Importance of Punctuation Marks in Academic Writing

One of the main things that any editor or proofreader looks out for while editing a piece of text is punctuation marks. The reason is simple — they can alter the meaning of your text if you do not use them correctly. It becomes even more prominent when you are writing an academic paper. In academic writing, an author may be easily misunderstood when ambiguous sentences are used. Punctuation marks mainly serve the purpose to disambiguate sentences. While literary or other types of writing will have a certain degree of freedom for using punctuation marks, academic work needs to be precise and correct. This article will cover the importance of punctuation marks in academic writing.

19.10.2021

Importance of Punctuation Marks in Academic Writing

This article discusses the importance of punctuation marks in academic writing. To give you an opportunity to practice proofreading, we have left a few spelling, punctuation, or grammatical errors in the text. See if you can spot them! If you spot the errors correctly, you will be entitled to a 10% discount.

One of the main things that any editor or proofreader looks out for while editing a piece of text is punctuation marks. The reason is simple — they can alter the meaning of your text if you do not use them correctly.

Imagine texting your colleague ‘‘Let’s eat Carla’’ or ‘‘Let’s eat kids’’ without a comma after ‘‘eat.’’ Here, you are implying that you eat Carla or kids, not eat with Carla or with the kids. The correct sentence here is ‘‘Let’s eat, Carla’’ and ‘‘Let’s eat, kids.’’ Thus, it is extremely important to look out for the correct use of punctuation marks.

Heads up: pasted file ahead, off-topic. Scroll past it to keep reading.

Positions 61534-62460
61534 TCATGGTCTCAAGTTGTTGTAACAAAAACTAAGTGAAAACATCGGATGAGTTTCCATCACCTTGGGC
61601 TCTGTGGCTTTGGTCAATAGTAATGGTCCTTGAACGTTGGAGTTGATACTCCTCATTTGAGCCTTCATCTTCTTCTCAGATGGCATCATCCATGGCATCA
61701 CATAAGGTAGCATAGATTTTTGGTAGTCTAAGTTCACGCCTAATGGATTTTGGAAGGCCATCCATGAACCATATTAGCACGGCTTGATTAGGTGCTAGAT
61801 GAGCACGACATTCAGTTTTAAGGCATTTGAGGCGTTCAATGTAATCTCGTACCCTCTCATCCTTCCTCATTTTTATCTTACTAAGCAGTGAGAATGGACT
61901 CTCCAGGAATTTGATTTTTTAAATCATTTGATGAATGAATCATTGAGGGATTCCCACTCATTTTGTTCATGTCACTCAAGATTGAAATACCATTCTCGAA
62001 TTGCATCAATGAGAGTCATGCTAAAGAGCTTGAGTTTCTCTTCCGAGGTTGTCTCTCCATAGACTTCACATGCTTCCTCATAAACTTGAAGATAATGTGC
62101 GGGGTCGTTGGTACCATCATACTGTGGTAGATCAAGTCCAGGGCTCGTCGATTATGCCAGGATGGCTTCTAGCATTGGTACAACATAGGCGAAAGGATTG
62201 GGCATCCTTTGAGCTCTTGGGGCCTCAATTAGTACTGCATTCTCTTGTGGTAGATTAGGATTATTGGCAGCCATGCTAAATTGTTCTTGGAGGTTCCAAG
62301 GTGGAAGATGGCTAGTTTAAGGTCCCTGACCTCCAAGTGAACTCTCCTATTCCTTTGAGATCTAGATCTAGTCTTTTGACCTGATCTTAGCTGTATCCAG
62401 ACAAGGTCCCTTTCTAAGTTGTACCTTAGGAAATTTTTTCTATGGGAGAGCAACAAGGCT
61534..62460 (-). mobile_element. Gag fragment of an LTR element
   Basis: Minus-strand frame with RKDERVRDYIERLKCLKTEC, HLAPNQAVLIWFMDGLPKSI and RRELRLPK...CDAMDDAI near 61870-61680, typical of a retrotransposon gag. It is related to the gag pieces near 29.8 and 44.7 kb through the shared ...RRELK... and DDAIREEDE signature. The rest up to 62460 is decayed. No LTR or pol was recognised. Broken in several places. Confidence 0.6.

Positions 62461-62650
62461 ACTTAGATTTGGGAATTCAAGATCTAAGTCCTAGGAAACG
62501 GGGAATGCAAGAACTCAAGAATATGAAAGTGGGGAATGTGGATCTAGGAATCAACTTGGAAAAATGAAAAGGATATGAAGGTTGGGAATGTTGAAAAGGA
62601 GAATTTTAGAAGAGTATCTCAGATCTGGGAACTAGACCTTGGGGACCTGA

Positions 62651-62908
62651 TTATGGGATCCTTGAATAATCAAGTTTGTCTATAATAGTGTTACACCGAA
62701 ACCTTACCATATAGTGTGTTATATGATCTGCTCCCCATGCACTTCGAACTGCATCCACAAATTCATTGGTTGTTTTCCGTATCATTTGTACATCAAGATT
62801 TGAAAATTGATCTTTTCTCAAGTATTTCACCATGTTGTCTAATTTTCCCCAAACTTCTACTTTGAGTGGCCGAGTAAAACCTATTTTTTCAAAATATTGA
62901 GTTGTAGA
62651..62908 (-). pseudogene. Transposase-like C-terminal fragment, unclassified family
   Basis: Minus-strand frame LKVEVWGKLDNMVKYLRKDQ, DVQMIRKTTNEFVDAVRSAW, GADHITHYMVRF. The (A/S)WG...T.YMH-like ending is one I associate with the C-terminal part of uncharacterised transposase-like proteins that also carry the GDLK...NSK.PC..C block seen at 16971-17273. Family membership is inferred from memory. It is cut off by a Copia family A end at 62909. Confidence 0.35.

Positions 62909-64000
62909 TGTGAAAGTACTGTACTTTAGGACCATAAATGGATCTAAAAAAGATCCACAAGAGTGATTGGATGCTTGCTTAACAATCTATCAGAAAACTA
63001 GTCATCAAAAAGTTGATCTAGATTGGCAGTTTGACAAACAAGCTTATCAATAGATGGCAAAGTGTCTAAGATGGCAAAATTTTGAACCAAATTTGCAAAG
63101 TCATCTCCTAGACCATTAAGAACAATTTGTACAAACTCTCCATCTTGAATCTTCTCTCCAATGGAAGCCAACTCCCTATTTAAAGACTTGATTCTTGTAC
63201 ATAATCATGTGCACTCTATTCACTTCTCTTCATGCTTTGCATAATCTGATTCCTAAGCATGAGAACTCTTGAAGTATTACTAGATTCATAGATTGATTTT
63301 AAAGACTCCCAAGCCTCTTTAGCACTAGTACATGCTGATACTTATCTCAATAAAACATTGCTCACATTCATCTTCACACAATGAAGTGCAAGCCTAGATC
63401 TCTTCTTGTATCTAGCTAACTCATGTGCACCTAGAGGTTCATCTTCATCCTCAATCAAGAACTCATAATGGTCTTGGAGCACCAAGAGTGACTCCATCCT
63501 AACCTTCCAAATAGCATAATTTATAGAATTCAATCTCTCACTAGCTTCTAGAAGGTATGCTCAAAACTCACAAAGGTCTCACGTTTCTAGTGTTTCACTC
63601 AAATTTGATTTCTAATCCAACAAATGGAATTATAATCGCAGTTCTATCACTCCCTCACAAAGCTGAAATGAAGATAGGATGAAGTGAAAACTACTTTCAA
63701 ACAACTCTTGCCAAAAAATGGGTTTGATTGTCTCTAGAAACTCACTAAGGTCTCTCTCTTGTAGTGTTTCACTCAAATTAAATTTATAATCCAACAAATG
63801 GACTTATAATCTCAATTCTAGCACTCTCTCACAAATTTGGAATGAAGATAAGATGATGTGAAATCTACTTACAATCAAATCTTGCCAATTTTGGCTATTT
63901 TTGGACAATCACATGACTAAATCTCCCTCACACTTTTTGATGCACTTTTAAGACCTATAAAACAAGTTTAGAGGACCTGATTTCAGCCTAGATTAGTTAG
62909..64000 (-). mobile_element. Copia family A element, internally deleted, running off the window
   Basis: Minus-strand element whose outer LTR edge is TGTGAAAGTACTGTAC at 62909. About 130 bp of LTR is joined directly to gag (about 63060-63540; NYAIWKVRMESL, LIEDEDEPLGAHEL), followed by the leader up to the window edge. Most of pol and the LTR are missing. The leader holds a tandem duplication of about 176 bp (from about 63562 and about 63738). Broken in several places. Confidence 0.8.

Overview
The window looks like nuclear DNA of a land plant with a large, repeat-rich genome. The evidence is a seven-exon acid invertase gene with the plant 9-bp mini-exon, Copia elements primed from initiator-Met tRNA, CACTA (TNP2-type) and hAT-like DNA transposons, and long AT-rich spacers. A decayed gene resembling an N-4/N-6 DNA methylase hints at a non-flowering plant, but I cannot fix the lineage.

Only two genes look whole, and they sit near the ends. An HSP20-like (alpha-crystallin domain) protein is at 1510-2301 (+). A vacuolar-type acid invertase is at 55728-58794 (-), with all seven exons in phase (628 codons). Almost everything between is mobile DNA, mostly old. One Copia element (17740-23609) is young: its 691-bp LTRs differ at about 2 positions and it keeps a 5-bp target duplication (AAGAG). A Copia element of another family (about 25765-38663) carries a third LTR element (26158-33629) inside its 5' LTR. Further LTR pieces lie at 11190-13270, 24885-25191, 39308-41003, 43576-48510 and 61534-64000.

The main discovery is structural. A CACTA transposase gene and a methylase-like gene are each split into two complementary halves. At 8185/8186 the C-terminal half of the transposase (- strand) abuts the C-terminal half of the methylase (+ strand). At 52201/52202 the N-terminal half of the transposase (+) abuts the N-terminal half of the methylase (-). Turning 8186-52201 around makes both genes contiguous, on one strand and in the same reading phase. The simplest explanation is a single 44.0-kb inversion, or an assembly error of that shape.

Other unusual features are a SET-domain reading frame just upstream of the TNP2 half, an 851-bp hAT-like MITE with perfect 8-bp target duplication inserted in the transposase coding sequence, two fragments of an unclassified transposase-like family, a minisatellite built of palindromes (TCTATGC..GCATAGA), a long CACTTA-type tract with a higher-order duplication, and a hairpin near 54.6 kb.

It becomes even more prominent when you are writing an academic paper. While literary or other types of writing will have a certain degree of freedom for using punctuation marks, academic work needs to be precise and correct. In academic writing, an author may be easily misunderstood when ambiguous sentences are used.  Punctuation marks mainly serve the purpose to disambiguate sentences. With that thought in mind, in this article, we will cover the importance of punctuation marks in academic writing.

punctuation marks

Why punctuation marks are important?

We shall start by understanding why the correct use of punctuation marks is important. Below are the reasons why using the correct punctuation mark in the right place is so crucial. It is especially so in the case of academic writing:

  • Right punctuation allows your readers the perceive the right message of your text.

  • In academic writing, punctuation marks can help strengthen your arguments and reasoning in the text form.

  • Missing punctuation marks or misused ones can completely alter the meaning of a sentence.

  • It helps emphasize pauses, thoughts, ideas, and even the tone and emotion of the text.

Different types of punctuation marks

Now that we have understood the reason why punctuation is so important, we shall now move on to discuss the different types of marks out there. We will also provide you with relevant examples so that you understand the differences.

If you are ready, let us start!

Periods (.)

A period is one of the most commonly used punctuation marks and is popularly known as a full stop. As its name suggests, it is mostly used at the end of a sentence to denote that it has ended. It is placed after a declarative sentence and a statement. It is also used after abbreviations.

For example:

End of a sentence

I worked from morning to evening.

After abbreviations

He is Dr. Jonathan of the ER dept.

Commas (,)

The next most commonly known and used among the punctuation marks is the comma. The comma denotes a small pause or gap anywhere in the middle of a sentence to provide more clarity. A comma can be used for various instances, like grouping items, separating phrases, and so on. However, misusing commas or overusing them can be a huge issue.

For example:

  • Incorrect: We will learn how to cut and paste children!

This can imply a pretty horrific meaning. However, the right sentence is:

  • Correct: We will learn how to cut and paste, children!

  • Incorrect: I was ready to leave, but it started raining, so I called a taxi, but it was late, so I was late.